Non-Doppler laser sensor measures wind speeds

A prototype of a non-Doppler, single-ended laser wind sensor has been developed by Mikhail Benlen`kii and Gary Gimmestad at the Georgia Institute of Technology (Atlanta, GA). The sensor, based on a laser-beam degradation phenomenon known as the residual turbulent scintillation effect, measures crosswind speeds over long distances by sending a laser beam through open air to a reflective target, thereby creating a moving laser speckle, or fringe, pattern.

Mar 1st, 1997

Non-Doppler laser sensor measures wind speeds

Laurie Ann Peach

A prototype of a non-Doppler, single-ended laser wind sensor has been developed by Mikhail Benlen`kii and Gary Gimmestad at the Georgia Institute of Technology (Atlanta, GA). The sensor, based on a laser-beam degradation phenomenon known as the residual turbulent scintillation effect, measures crosswind speeds over long distances by sending a laser beam through open air to a reflective target, thereby creating a moving laser speckle, or fringe, pattern.

The fringe contrast--shadowy waves moving across the laser beam--is strictly related to the strength of turbulence on the propagation path. The fringe motion is related to the air motion, or path-integrated crosswind. Scientists observe the moving speckle pattern with a receiving telescope to determine the path-integrated wind speed by a cross-correlation between the signals from two horizontally separated detectors in the telescope`s focal plane (see figure on p. 48).

The prototype wind sensor uses a 4-mW HeNe laser and a 0.4-m-diameter Newtonian telescope aimed at a retro reflective sheet-material target, the type commonly used on highway signs. The telescope collects light reflected from the target and focuses it onto a 0.6-mm-diameter field-sto¥aperture placed at the target image. The field sto¥reduces the background light level incident on the detectors. A 10X microscope objective forms a magnified image of the field sto¥on a dual diaphragm with two 0.1-mm apertures, spaced 2.5 mm apart. The dual-aperture diaphragm isolates the two small areas on the target where the fringes are measured.

Light is collimated by a lens, passed through a narrowband filter, and focused onto a photovoltaic silicon quadrant detector by a second lens. "We used a quadrant detector and just looked at elements in a horizontal path--from left to right," says Gimmestad. "We can look from to¥to bottom and record vertical measurements and can put two targets at right angles and get a three-dimensional plot of wind speed." The path length measured is limited only by the power of the laser and the size of optical system, says Gimmestad. The receiving telescope "can be as big or little as you want."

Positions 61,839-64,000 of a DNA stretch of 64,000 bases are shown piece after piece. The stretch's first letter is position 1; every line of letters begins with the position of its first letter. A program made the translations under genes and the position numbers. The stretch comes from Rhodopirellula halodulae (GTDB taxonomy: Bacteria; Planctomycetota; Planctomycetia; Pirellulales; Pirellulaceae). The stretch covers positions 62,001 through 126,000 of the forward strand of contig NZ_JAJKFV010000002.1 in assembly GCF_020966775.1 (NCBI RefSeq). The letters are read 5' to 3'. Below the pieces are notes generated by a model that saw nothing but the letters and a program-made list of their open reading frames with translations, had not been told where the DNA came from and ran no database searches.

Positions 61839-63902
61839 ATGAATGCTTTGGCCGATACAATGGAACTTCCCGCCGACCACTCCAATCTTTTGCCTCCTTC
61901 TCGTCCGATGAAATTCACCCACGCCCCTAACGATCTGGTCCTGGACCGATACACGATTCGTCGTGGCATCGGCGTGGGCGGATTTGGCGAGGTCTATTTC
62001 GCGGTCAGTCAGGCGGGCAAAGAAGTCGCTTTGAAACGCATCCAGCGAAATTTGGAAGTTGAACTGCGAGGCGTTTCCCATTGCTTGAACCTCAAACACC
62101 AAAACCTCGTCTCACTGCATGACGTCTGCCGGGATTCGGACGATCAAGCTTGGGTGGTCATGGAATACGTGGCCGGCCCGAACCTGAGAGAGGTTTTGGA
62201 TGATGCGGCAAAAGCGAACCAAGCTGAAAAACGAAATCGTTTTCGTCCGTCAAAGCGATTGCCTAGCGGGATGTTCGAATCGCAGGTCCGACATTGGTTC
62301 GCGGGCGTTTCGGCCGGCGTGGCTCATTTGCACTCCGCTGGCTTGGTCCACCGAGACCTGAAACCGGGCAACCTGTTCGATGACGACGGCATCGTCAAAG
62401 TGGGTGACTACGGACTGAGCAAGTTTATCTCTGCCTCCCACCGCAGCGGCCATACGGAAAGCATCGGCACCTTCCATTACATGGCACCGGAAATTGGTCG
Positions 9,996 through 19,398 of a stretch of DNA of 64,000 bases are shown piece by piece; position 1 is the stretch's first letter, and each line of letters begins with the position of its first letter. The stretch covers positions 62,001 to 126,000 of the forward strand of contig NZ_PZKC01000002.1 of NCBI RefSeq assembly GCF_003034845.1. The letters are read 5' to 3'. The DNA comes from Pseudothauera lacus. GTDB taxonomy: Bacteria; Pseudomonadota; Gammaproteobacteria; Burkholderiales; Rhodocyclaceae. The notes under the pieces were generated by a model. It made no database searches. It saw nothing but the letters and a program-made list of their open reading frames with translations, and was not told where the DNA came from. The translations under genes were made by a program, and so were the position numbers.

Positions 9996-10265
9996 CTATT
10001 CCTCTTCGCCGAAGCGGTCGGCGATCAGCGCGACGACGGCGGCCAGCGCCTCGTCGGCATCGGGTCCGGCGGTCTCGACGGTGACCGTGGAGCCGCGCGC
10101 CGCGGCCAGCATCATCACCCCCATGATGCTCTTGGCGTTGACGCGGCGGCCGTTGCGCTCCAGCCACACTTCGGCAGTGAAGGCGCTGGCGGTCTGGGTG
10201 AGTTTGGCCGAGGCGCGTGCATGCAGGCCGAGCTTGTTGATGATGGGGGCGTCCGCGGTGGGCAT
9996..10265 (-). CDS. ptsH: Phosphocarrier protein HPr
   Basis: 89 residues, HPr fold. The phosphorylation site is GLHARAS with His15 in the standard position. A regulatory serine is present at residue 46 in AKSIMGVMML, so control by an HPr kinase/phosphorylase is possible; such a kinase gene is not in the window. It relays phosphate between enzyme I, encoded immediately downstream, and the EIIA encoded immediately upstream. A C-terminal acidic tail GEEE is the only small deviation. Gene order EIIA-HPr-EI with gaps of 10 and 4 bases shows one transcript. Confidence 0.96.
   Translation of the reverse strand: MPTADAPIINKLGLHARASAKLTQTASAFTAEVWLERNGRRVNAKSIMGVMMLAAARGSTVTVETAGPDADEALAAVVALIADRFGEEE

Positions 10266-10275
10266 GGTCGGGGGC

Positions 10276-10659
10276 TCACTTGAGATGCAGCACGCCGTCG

System compact and easy to use

Laurie Ann Peach

Some conventional laser wind-speed measurement methods require electronic equipment at both the laser and target areas. This optical sensor system is more compact, with all the equipment at one end. "This helps kee¥everything in a nice environment," says Gimmestad, "free from dust and rain."

Some other wind-speed measurement methods exploit the Doppler effect of light and can be very expensive. "We wanted to be able to measure a long path where we didn`t exploit change in wavelength, frequency shift, or the Doppler effect," says Gimmestad. This helps kee¥down system cost. The system is also easier to use than Doppler systems, says Benlen`kii. And because it measures wind across the beam of light instead of along the beam, the optical sensor can measure air turbulence.

Gimmestad says that their wind sensor is more sensitive than the conventional anemometer. During a laboratory test, the anemometer stopped registering as soon as the fan creating the artificial air movement was shut off. The optical sensor continued recording, however, at a wind speed of about 0.25 m/s.

Although the system works well in sunlight and darkness, it does not operate well in rain or fog, which obscure the target. And the sensor can only measure the component of wind that crosses the laser beam at right angles.

The researchers suggest a number of applications, such as monitoring winds and pollutant concentrations along chemical plant boundaries, as well as source characterization. The sensor also can be used in meteorology to measure intense turbulence, such as that created by the downdraft of a microburst. Future work includes testing the sensor with devices that measure airborne-pollutant concentrations at a refinery plant.

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